Southern New England has a temperate climate. By the late 17th-early 18th century, for instance, large plantation style holdings were established in southern Rhode Island, the only plantation style economy in the Northeast. But, what they raised were the Narragansett Pacer, a now vanished breed of horse that earned some degree of fame and success throughout the colonies. When Verrazano spent two weeks anchored in what is now Newport harbor, RI, in 1524, he and his men spent the time exploring the countryside west toward Ct., he described the land in glowing terms, and he described Narragansett Bay as an exceptional refuge for any size fleet. The Connecticut River Valley was an agriculturally rich land as well, would be highly desirable for farming. But, bottom line, as I've lived here my whole life, the Winter can be harsh, sometimes, the Gulf Stream did moderate the climate in southern New England, the other three seasons are fine in this region. Yes, Virginia is milder, and the Pilgrims, for instance, landed off course accidently on Cape Cod and Plymouth. They had intended to settle further south, but, they stayed. It's not the Arctic Circle, after all.

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Re: A Study of Early North American Skulls

Post by shawomet » Wed Mar 18, 2020 6:45 pm

Simon21 wrote:
Wed Mar 11, 2020 2:54 pm
There were European rivalries no doubt, and there were the indigenous nations, but travelling over the North Atlantic just to freeze seems a wasted effort.

And is it not true that some of these colonists were experienced in the religious wars.
Yeah, again, I really think you have an exaggerated impression of the climate where the Pilgrims and Puritans settled. It is overall a temperate climate. Northern New England winters are far snowier and colder than winters in southern New England. And don't discount the summers. What was the preferred destination for wealthy Southern planters for their summer vacations? Newport, RI. And men grew wealthy here, with large landholdings, and, in the 18th century, they grew wealthy via the slave trade. Bottom line, since cold weather seems to be your standard on what to avoid, it's not freezing 12 months of the year.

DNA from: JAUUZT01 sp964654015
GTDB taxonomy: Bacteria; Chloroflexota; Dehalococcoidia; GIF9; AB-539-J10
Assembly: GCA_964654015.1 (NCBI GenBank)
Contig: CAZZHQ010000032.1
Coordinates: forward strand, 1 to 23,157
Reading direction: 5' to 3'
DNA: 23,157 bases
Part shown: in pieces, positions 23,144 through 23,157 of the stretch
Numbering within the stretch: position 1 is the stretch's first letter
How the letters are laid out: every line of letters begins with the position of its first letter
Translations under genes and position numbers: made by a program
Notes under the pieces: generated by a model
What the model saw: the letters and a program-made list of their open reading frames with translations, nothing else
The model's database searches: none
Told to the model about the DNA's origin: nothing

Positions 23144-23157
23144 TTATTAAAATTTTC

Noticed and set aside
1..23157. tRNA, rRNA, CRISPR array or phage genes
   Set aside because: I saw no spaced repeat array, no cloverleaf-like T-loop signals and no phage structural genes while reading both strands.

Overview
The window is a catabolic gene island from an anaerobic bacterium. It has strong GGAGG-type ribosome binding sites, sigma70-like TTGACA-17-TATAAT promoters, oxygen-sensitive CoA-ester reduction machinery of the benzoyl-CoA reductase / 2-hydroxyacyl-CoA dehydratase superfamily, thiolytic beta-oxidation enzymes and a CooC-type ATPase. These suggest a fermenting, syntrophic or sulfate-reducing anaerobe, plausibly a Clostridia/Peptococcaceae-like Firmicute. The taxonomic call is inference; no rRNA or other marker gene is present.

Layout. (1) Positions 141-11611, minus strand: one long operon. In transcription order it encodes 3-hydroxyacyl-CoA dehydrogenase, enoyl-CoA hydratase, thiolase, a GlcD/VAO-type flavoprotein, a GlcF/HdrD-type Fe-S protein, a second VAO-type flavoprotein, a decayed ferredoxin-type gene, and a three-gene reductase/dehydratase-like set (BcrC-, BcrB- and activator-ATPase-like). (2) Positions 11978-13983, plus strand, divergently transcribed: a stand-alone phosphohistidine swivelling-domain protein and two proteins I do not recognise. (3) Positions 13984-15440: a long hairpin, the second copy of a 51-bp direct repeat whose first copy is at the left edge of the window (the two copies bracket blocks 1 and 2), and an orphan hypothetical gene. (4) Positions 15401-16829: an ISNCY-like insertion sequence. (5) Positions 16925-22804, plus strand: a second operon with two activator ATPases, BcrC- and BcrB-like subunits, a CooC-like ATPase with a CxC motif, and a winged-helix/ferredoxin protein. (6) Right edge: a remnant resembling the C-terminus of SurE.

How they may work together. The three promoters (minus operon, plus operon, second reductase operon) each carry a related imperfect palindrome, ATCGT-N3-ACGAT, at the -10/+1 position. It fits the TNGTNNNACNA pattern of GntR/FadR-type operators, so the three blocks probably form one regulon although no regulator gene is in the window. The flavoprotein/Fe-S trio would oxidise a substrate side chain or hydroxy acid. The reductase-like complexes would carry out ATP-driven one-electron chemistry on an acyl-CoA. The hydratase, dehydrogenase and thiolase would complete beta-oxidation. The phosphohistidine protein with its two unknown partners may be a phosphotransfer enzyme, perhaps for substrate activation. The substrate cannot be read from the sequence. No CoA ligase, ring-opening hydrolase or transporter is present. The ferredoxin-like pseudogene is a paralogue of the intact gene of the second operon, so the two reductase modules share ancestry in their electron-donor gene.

As far as the religious wars, that's an involved subject. They did not leave religious divisiveness entirely on the British side of the Atlantic. Rhode Island was founded when the founder of the Baptist sect, Roger Williams, was exiled from Massachusetts Bay. Thanks to Williams, religious freedom in the colonies was first established and guaranteed in RI. French Huguenots were allowed to settle in RI. The first Jewish synagogue was built in RI. Of course, the Puritans were not pleased with the people who found refuge in RI, nor were the other New England colonies, referring to the colony as Rogue Island.

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Re: A Study of Early North American Skulls

Post by Simon21 » Sat Mar 21, 2020 4:23 pm

And neither the RIs or Puritans were tolerant of Catholics, which in terms of the UK meant of course the Irish.

Some had also fought in the 80 years war and were clearly brutalised by the event, so they were not all the tolerant, peaceful people they have been depicted.

The impression of an inhospitable place is given by the high death toll of the first winter and the frequent references both historical and cultural to the bitter winters of the area.